Quoya atriplicina facts for kids
Quick facts for kidsSaltbush foxglove
|Quoya atriplicina in Francois Peron National Park|
|Occurrence data from ALA|
Pityrodia atriplicina (F.Muell.) Benth.
Quoya atriplicina, commonly known as saltbush foxglove, is a flowering plant in the mint family Lamiaceae and is endemic to Western Australia. It is a bushy shrub with its branches and leaves densely covered with a layer of hairs, giving them a greyish appearance. The leaves are broad-elliptic to almost circular in shape and the tube-shaped flowers are pink with purple spots inside.
Quoya atriplicina is a shrub with many branches, growing to a height of 1–2.5 m (3–8 ft) and which has its branches densely covered short, greyish hairs. The leaves are broadly elliptic to almost round, 1–2.5 cm (0.4–1 in) long and wide with the veins often hidden by the covering of short, ash-coloured hairs.
The flowers are arranged in the upper leaf axils, usually in a short, broad leafy panicle with 3 to 7 flowers on a stalk 2–4 mm (0.08–0.2 in) long and densely covered with ash-coloured hairs. The flowers are surrounded by bracts and bracteoles which are hairy on the outer surface and glabrous on the inside. The five sepals are joined to form an egg-shaped or top-shaped tube, 6–8 mm (0.2–0.3 in) long, with egg-shaped lobes on the end, 3–5 mm (0.1–0.2 in) long. The sepal tube is densely hairy on the outside and glabrous on the inside. The petals are pink with purple spots in the throat, 15–25 mm (0.6–1 in) long, forming a tube with a wide opening and five short broad lobes. The lowest lobe is very broad, more or less circular and twice as large as the others. The outside of the petal tube is hairy, although not so hairy as the sepals, and glabrous inside apart from a ring of hairs around the ovary. The four stamens are about the same length as the tube, one pair shorter than the other. Flowering occurs mainly from May to October or November and is followed by fruit which is oval in shape, 3–4 mm (0.1–0.2 in) long and densely hairy with the sepals remaining attached.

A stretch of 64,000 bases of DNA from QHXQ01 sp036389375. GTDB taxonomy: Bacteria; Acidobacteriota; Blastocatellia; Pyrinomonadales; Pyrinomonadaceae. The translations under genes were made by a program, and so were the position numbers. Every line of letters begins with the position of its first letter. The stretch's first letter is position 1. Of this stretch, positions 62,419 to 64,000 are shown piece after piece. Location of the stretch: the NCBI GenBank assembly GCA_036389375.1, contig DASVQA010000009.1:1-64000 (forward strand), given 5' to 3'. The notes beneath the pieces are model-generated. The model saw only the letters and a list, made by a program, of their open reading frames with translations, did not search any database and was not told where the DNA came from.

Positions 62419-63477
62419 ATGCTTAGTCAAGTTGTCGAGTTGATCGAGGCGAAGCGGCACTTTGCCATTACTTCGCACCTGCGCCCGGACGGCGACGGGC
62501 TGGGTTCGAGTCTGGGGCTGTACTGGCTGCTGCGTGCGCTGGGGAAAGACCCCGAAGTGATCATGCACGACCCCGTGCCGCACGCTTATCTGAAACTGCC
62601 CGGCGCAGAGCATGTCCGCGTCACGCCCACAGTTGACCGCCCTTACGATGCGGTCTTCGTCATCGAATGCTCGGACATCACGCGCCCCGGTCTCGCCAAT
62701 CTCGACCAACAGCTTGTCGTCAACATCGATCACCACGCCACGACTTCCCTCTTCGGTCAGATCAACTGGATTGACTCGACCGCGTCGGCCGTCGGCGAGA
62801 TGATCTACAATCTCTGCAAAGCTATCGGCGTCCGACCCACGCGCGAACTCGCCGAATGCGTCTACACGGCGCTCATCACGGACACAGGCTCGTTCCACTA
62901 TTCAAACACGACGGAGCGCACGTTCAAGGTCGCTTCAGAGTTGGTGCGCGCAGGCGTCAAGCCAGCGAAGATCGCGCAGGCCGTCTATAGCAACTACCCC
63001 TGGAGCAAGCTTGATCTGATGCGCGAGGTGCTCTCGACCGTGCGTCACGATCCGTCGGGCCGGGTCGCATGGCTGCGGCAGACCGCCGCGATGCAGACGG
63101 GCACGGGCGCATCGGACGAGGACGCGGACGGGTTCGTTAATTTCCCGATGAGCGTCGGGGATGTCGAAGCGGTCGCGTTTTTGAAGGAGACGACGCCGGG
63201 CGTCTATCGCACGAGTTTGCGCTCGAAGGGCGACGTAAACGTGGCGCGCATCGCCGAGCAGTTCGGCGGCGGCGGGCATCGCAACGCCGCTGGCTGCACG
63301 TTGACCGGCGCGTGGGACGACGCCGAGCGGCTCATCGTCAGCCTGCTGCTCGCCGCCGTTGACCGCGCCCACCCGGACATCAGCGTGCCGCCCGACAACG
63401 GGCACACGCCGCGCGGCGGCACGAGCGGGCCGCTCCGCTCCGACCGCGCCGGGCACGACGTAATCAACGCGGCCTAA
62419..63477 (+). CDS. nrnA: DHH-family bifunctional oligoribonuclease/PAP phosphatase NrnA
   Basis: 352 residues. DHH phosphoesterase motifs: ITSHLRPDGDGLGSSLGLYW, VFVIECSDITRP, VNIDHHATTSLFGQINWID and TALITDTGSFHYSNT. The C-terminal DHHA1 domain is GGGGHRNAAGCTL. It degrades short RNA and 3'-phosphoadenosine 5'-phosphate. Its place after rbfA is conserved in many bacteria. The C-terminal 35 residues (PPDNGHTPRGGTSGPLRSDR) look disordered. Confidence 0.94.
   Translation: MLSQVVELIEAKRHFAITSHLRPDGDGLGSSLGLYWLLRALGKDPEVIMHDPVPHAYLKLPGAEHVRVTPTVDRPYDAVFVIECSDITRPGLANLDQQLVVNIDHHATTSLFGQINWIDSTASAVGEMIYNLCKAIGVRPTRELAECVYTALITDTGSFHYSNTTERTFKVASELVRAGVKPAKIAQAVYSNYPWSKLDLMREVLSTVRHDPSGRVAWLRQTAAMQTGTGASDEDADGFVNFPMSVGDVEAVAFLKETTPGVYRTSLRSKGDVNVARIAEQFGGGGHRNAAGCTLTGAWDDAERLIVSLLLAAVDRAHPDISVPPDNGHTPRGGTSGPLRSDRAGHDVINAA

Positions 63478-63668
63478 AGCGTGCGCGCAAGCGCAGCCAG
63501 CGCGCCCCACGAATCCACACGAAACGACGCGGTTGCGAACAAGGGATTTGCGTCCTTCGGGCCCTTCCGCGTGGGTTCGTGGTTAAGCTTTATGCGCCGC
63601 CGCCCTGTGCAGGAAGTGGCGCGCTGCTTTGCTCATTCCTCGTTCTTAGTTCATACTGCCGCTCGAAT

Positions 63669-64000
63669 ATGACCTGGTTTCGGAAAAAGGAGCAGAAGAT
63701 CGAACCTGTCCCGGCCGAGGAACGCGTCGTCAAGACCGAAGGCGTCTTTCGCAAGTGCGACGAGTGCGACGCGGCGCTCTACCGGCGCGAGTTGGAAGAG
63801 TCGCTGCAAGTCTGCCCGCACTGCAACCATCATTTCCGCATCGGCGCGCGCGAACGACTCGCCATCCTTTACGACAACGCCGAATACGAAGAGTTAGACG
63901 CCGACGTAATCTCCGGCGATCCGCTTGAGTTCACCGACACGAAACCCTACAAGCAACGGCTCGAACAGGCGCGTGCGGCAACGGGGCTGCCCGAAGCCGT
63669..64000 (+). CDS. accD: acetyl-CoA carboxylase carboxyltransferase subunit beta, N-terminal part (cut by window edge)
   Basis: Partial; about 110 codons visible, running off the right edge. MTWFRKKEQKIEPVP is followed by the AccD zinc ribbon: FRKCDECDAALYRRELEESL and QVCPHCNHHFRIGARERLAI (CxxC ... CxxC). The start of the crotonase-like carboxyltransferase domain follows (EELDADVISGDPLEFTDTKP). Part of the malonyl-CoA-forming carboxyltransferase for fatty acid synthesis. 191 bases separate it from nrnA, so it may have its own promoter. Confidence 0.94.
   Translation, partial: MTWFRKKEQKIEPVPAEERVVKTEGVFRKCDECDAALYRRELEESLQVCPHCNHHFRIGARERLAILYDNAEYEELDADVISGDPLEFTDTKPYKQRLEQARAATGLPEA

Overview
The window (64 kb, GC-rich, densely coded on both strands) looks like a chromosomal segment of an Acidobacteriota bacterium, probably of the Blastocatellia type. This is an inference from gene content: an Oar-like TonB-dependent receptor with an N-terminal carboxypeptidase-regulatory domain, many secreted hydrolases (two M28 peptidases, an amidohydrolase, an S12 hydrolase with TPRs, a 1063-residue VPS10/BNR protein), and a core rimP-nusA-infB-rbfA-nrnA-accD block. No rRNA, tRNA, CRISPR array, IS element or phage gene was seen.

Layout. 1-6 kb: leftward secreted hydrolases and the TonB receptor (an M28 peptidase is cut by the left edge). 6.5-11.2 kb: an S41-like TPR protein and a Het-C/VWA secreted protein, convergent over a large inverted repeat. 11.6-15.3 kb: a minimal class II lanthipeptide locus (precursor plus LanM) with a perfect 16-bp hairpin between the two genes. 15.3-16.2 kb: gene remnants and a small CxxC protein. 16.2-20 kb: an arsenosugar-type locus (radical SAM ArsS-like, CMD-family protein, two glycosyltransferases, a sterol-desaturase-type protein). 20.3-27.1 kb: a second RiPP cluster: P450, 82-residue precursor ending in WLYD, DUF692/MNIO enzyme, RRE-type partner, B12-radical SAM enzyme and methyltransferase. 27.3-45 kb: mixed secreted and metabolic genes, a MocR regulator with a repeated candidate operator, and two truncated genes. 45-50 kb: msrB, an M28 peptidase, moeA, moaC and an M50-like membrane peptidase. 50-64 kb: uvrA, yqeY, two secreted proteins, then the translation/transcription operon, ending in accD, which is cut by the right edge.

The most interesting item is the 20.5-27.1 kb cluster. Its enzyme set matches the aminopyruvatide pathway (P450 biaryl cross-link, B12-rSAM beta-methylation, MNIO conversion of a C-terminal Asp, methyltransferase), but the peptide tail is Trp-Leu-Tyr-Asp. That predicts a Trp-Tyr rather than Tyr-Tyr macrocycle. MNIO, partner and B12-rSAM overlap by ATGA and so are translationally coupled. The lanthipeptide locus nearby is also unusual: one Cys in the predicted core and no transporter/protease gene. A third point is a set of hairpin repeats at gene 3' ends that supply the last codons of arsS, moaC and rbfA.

Taxonomy and naming
This species was first formally described in 1859 by Ferdinand von Mueller who gave it the name Chloanthes atriplicina. The description was published in Fragmenta phytographiae Australiae from a specimen collected by Augustus Oldfield near the Murchison River. In 1870, George Bentham changed the name to Pityrodia atriplicina but in 2011, Barry Conn and Murray Henwood changed it back to Quoya atriplicina and published the change in Australian Systematic Botany. The specific epithet (atriplicina) is derived from the name of the saltbush genus, Atriplex.
Distribution and habitat
Quoya atriplicina is classified as "not threatened" by the Western Australian Government Department of Parks and Wildlife.
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